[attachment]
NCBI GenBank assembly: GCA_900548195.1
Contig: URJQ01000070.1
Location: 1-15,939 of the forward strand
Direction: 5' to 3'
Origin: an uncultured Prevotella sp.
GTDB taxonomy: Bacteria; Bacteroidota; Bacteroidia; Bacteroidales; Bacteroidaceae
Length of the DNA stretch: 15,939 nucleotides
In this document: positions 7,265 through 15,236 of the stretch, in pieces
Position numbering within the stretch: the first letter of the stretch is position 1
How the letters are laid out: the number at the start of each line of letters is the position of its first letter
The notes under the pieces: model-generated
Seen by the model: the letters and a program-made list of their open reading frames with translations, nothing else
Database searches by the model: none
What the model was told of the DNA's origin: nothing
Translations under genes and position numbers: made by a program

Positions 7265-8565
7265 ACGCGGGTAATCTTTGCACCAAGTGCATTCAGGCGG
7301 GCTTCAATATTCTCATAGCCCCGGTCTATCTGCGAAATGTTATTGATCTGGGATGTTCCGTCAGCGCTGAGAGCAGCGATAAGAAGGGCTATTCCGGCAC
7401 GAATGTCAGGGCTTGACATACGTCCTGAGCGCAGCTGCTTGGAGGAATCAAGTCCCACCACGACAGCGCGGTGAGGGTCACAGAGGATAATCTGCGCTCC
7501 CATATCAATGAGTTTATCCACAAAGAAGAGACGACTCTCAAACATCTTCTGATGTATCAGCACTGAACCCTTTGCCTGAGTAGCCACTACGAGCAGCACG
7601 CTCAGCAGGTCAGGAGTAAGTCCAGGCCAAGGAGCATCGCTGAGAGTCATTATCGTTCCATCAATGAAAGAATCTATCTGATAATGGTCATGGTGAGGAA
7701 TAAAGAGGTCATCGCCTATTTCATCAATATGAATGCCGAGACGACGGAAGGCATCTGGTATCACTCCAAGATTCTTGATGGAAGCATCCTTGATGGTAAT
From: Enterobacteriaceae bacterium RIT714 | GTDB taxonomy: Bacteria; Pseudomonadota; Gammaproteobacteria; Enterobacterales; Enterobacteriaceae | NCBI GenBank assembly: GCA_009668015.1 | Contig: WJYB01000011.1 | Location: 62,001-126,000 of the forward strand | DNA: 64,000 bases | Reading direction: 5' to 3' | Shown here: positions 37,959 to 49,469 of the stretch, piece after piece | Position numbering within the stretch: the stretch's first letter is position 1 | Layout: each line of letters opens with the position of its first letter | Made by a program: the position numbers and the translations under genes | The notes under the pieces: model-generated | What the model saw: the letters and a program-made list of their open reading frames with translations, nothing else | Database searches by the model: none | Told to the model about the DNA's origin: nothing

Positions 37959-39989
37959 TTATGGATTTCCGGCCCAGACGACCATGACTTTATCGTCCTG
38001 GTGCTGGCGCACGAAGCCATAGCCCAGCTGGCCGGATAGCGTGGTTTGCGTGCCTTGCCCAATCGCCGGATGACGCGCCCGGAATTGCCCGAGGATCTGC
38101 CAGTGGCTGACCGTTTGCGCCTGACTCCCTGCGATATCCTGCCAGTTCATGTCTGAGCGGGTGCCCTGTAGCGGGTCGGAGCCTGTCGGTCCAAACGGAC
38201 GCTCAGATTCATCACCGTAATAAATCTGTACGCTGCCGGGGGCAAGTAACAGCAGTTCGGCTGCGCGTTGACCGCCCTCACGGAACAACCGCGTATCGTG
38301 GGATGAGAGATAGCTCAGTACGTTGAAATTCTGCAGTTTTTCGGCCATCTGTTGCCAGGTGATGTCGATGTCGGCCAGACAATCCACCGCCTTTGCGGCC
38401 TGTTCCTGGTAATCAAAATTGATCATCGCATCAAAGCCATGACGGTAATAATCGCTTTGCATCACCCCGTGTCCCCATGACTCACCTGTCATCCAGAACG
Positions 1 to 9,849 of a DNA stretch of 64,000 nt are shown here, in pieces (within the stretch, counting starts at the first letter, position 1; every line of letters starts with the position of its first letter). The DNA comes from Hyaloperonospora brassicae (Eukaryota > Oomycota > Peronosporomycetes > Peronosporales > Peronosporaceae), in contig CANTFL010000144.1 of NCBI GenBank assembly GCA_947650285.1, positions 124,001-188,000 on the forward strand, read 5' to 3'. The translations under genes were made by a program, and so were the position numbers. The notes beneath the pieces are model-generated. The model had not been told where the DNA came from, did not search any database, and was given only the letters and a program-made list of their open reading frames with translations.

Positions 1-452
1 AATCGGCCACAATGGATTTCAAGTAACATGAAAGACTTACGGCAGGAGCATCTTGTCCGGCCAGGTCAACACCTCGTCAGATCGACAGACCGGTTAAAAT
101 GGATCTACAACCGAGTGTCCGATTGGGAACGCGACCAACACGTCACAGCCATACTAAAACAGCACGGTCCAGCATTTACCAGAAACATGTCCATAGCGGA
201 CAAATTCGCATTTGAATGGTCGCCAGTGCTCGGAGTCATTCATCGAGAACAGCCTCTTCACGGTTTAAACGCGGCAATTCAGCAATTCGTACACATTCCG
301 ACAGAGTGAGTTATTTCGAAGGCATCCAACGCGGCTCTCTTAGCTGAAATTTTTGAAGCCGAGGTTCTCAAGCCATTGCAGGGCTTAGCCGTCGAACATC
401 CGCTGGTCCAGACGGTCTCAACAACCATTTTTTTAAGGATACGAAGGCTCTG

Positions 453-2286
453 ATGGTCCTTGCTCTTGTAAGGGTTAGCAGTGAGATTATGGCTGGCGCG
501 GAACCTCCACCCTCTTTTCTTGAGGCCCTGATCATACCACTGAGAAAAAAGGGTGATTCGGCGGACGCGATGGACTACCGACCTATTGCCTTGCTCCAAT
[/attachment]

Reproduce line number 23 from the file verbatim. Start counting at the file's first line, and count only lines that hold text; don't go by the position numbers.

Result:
From: Enterobacteriaceae bacterium RIT714 | GTDB taxonomy: Bacteria; Pseudomonadota; Gammaproteobacteria; Enterobacterales; Enterobacteriaceae | NCBI GenBank assembly: GCA_009668015.1 | Contig: WJYB01000011.1 | Location: 62,001-126,000 of the forward strand | DNA: 64,000 bases | Reading direction: 5' to 3' | Shown here: positions 37,959 to 49,469 of the stretch, piece after piece | Position numbering within the stretch: the stretch's first letter is position 1 | Layout: each line of letters opens with the position of its first letter | Made by a program: the position numbers and the translations under genes | The notes under the pieces: model-generated | What the model saw: the letters and a program-made list of their open reading frames with translations, nothing else | Database searches by the model: none | Told to the model about the DNA's origin: nothing